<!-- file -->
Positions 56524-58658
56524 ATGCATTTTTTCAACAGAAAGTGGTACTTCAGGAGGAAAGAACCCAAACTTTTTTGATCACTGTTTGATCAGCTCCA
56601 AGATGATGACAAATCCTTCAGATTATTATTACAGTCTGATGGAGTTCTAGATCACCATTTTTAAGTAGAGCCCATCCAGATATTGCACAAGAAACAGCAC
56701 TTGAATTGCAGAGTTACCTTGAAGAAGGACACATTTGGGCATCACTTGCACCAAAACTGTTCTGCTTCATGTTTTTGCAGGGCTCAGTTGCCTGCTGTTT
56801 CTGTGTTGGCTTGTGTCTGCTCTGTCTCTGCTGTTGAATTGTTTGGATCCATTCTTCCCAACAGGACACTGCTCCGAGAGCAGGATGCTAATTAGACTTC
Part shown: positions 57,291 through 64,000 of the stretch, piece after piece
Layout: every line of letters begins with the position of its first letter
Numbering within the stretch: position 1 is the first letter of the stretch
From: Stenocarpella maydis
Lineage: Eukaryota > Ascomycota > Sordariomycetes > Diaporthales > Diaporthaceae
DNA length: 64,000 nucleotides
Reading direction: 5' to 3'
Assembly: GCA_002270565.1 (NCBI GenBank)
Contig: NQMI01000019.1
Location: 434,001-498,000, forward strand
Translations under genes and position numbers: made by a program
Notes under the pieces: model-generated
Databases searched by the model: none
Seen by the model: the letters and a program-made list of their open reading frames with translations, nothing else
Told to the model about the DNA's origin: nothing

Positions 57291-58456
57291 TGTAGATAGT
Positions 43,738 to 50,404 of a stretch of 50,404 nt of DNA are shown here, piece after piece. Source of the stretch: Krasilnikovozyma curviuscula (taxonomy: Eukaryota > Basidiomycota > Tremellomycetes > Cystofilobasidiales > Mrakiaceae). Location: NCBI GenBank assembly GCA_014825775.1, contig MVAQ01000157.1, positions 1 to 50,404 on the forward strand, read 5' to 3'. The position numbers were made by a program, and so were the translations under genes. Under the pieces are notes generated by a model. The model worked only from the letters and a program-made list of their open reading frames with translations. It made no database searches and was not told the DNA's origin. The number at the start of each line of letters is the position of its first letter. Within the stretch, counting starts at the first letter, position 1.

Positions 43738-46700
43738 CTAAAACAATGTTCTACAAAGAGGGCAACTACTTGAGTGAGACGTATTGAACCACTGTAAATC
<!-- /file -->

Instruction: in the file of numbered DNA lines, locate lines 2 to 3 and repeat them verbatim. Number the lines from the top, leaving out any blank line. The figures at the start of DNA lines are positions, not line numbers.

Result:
56524 ATGCATTTTTTCAACAGAAAGTGGTACTTCAGGAGGAAAGAACCCAAACTTTTTTGATCACTGTTTGATCAGCTCCA
56601 AGATGATGACAAATCCTTCAGATTATTATTACAGTCTGATGGAGTTCTAGATCACCATTTTTAAGTAGAGCCCATCCAGATATTGCACAAGAAACAGCAC